I have to agree: I have not used my standalone DVD player more than may be a couple of times in the last year. Will probably never buy a Blu Ray player. Got rid of premium cable (for over the air) due to compression. We get most of our entertainment, recreation, knowledge, information and telecommunication over internet. Have land line phone and basic cable more out of irrational fear of cutting "connections".

Comment: Not a big deal where one wants to locate origin (Score 1) 1027

by bsharma (#33554964) Attached to: Geocentrists Convene To Discuss How Galileo Was Wrong
Not a big deal where one wants to locate the origin of a co-ordinate system. In fact, who knows IF there is a center (as in centroid) for the universe. What is more worrisome is (the much larger population that believes in) the 6000 year old earth or that modern humans descended, not from apes but from "Adam & Eve" That 20% consider Obama is a Muslim is less worrisome than the fact that they probably think that should disqualify him.

Comment: Has IPOD Killed the radio? (Score 1) 200

by bsharma (#32861084) Attached to: After a Decade, Digital Radio Still an Also-Ran In UK
Could it be IPOD + ITUNES + Podcasting have made radio the cassette tape player? Satellite (Digital) Radio isn't doing too well either, though cars are throwing in receivers for free. Sirius (recently merged with XM due to financial weakness) extends me $5 per month inducement subscriptions which I ignore. So, cost is not a factor; lack of usefulness is. At home, I use shoutcast etc., for "digital radio".

Comment: There is no Gap or Shortage; only price matters! (Score 2, Insightful) 618

by bsharma (#32571318) Attached to: The Real Science Gap
In a system of capitalism there are no gaps or shortages, just disequilibrium between demand and supply that determines price. The current "science gap" is that U.S. produced "science" is price uncompetitive with global "science". Same problem as in automobiles or consumer electronics. Even U.S. Government knows this; e.g. NASA uses Russia whenever possible to "do science" to stretch its $. U.S. talent is naturally seeking highest value occupations: e.g. financial engineering, law, management, health care etc., As long as these occupations are valued more by market (than "science"), it is absurd to talk of "science gap", especially when global markets are producing enough "science". A day may come when the currently lucrative occupations may not be so anymore; then the talent may flow to "science" if "science" has more relative market value. Two years back, mortgage & real estate were highly lucrative; now, many previous 6 figure earners are on food stamps. May happen to financial engineering too some day.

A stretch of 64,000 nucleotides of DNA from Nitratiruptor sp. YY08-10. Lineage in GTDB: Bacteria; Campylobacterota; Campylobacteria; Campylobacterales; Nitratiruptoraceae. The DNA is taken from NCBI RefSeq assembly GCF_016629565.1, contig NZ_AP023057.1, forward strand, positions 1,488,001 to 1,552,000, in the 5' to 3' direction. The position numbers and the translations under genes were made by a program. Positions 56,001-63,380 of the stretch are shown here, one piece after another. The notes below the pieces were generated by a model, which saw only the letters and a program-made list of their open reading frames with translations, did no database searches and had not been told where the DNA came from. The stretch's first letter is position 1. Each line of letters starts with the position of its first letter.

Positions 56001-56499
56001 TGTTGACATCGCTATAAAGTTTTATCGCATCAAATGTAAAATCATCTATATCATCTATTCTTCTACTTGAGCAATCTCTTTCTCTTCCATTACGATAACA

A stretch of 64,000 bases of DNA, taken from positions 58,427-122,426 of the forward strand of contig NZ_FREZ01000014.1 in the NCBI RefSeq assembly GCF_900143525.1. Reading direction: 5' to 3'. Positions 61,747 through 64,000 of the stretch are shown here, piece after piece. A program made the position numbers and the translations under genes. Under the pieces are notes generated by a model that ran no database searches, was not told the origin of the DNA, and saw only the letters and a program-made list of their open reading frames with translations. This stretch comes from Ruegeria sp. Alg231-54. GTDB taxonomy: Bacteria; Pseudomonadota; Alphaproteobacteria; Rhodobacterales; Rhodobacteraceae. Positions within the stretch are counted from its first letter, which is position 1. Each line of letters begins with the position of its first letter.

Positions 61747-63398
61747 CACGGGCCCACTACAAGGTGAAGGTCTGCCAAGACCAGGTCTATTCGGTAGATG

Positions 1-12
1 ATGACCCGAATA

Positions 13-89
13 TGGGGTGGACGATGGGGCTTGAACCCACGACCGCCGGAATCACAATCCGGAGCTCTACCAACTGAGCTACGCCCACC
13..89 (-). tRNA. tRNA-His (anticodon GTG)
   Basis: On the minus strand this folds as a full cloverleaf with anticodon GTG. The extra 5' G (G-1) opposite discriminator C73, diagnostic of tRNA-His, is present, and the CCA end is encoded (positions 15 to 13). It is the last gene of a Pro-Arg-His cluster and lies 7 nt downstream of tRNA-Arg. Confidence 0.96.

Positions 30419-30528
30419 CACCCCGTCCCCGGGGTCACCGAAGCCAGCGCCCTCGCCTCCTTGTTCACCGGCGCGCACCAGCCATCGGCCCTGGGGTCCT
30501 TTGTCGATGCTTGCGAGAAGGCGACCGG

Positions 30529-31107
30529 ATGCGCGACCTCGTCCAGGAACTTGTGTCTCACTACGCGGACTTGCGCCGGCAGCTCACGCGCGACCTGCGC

Comment: Re:Can the C based versions be labeled clearly? (Score 1) 546

by bsharma (#32422740) Attached to: GCC Moving To Use C++ Instead of C
What if the language gcc is written in creates new subtle bugs that wont be caught by the test system that has been tweaked over the years to catch code generation bugs of previous (c based) gcc versions? Till the test system matures enough to catch the new family of c++ assisted code generation bugs, it is arguable that high reliability and safety critical systems avoid using the new generation of (c++ using) gcc.

Comment: Re:Can the C based versions be labeled clearly? (Score 1) 546

by bsharma (#32420576) Attached to: GCC Moving To Use C++ Instead of C
Well, as the discussion above demonstrates, there are plenty of people who suspect the quality of gcc (yes, that means quality of compiled code - read bugs introduced by the compiler) will go down after gcc starts being written in c++. If so, they have the option, in the full spirit of openness, to keep the c based gcc alive as long as their lack of trust in the c++ based gcc remains. Once that trust is acquired, say after plenty of people use c++ based gcc in building critical systems for 10 or 20 years. So, by 2030, this can all be forgotten and studied as an amusing transition. However, if a rocket blows up or a reactor melts down or pacemakers fail (due to a bug introduced by c++ based gcc), software designers don't have to feel the sky has fallen. (the way petroleum engineers feel now about the gulf oil leak). but switch to the good old, trusted and proven, c based gcc for their next project.

After any salary raise, you will have less money at the end of the month than you did before.